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Intimate Glimpses Into Somali Culture
SAN DIEGO, April 5, 2008 – Like many Somali immigrants in San Diego, Fadumo Issa has had to overcome struggles before coming to America and after arriving here.
Fadumo's family fled from war-torn Somalia to Ethiopia when she was little and then migrated to Egypt before eventually settling in San Diego almost four years ago. At first, she had no clue how to even write the letters of the English alphabet.
Now a senior at Crawford High School, Fadumo is sharing her story in a new exhibit at the Museum of San Diego History in Balboa Park. She is among a group of teenage girls whose experiences are profiled in “A Different Life: Finding Our Future in San Diego.”
The exhibit, which will be on display for at least five months, includes poignant accounts written by the teens about their homeland, culture, religion and aspirations. It showcases cherished everyday items, such as purses, fans and combs, that some of their families brought from Africa. Visitors also can watch a short documentary the teens made.
All the girls are students at Crawford High who attend the Students Plus after-school program run by the International Rescue Committee, a nonprofit that provides assistance to refugees from all over the world. They spent nearly 10 months on the project and served as co-curators – volunteering their time on weekends and after school.
According to the rescue committee, more than 55,000 Somali refugees have come to the United States since 1991 after President Siyad Barre was overthrown and the East African nation descended into anarchy. Somalia has been wracked by clan warfare, disease and famine.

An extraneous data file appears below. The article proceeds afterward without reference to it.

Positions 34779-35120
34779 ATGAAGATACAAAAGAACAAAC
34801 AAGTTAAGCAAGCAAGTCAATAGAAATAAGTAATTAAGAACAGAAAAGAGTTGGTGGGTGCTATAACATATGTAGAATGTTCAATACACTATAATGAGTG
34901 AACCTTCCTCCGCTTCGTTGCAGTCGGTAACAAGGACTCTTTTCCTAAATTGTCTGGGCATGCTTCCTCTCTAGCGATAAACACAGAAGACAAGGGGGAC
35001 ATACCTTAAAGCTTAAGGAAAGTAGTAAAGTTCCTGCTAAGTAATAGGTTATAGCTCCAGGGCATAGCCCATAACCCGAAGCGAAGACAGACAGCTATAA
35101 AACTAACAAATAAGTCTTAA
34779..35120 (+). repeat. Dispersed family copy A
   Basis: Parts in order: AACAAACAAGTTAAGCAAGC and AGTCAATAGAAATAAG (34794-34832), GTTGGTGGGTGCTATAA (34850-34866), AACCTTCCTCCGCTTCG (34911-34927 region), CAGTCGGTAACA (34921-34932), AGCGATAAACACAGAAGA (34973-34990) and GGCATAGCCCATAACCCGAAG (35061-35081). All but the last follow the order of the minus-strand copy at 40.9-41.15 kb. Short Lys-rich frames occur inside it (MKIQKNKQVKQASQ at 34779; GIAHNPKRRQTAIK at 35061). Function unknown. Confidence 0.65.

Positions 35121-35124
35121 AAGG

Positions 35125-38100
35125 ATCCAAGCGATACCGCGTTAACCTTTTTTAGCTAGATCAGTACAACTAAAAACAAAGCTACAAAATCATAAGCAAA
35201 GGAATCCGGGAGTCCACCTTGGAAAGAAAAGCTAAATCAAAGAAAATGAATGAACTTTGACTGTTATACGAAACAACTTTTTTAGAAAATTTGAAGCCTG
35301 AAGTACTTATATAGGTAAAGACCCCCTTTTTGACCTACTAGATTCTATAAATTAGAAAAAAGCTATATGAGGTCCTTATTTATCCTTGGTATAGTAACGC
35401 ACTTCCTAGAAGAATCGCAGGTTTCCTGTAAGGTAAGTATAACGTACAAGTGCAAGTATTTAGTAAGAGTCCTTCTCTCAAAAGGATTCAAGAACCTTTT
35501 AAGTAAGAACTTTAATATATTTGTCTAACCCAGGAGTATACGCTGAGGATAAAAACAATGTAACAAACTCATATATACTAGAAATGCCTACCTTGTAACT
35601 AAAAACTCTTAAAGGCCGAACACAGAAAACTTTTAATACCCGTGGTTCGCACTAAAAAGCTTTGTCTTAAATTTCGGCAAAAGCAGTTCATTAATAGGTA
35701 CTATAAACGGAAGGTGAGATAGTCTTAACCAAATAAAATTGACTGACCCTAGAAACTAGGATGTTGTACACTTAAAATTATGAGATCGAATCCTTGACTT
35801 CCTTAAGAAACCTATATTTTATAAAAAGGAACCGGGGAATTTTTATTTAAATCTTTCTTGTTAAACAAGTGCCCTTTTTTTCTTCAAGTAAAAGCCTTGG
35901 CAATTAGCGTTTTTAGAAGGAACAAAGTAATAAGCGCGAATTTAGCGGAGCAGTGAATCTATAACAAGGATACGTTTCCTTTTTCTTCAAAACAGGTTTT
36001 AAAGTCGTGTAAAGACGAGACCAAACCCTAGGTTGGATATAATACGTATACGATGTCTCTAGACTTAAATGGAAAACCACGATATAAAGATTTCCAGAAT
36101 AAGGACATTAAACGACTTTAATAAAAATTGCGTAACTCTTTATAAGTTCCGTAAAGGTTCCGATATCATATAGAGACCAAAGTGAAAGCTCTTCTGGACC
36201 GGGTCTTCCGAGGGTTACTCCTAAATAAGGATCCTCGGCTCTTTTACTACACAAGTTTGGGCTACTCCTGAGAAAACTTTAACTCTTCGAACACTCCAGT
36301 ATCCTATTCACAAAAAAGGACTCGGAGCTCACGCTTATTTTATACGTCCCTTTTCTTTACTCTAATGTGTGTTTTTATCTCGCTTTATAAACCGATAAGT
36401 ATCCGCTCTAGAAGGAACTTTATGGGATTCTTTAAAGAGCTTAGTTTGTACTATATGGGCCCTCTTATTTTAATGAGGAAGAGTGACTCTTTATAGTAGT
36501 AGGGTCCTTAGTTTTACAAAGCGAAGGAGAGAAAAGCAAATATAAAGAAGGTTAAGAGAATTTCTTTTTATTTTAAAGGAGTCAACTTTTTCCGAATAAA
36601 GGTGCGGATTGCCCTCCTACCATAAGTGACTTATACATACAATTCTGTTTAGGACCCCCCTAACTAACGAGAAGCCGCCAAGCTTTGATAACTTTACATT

A high concentration of Somalis live in City Heights, a San Diego Mid-City neighborhood. Crawford High is in the adjacent El Cerrito community. Fadumo said she hopes the exhibit will increase understanding about Somalia and immigrants from that part of the world.
“Some people don't think we have a country,” she said.
Fadumo has relatives in Somalia and hopes to return someday to help people in her homeland.
“Suddenly, war started and strange people came to our house, stole our money, and they killed my grandmother. They asked us to leave our house and our cars. They did this because they had the power to do it,” Fadumo wrote in an excerpt featured in the exhibit.
Photographs of the girls' faces peer at visitors. Each excerpt on display is accompanied by a picture, giving viewers an intimate experience of getting a personal narrative from one of the girls.
The project began after the Museum of San Diego History contacted the International Rescue Committee last year. Part of the museum's mission is to present stories from a youth perspective and capture the experiences of immigrants who make up San Diego. It had previously mounted a youth exhibit about Japanese teenagers.
Sudi Mohamed, a senior at Crawford, wants visitors to leave the museum with respect for Somali culture.
“We are proud of who we are,” said Sudi, who came to the United States about 2½ years ago.
English is Sudi's fourth language. She speaks Somali, Swahili and a little bit of Arabic, the language of the Koran. She is learning Spanish at school. Her goal is to become a midwife.
The girls said they would not have had the same opportunities in Somalia as they have in America. In Somalia, girls are expected to devote themselves to household responsibilities. They are trained at an early age to cook, clean and take care of their siblings. In America, with the emphasis on gender equality, the girls are encouraged to achieve at the same level as boys, and they are seizing the opportunities available to them.
“I just want to be an educated woman,” said Muna Afbali, a Crawford sophomore, whose quotation is inscribed high on a wall of the gallery where the exhibit is housed.
A reception held last week to celebrate the exhibit's opening drew a healthy crowd. Guests could sample Somali cuisine, including a fried bread called mandazi and pastry triangles stuffed with meat called sambusas.
Lisa Niedens of Santee, who attended the reception, said she was impressed by the exhibit.
“I think it's awesome these girls have the strength and courage to come out of their country and assimilate in another country,” Niedens said.
Helen Gao: (619) 718-5181; firstname.lastname@example.org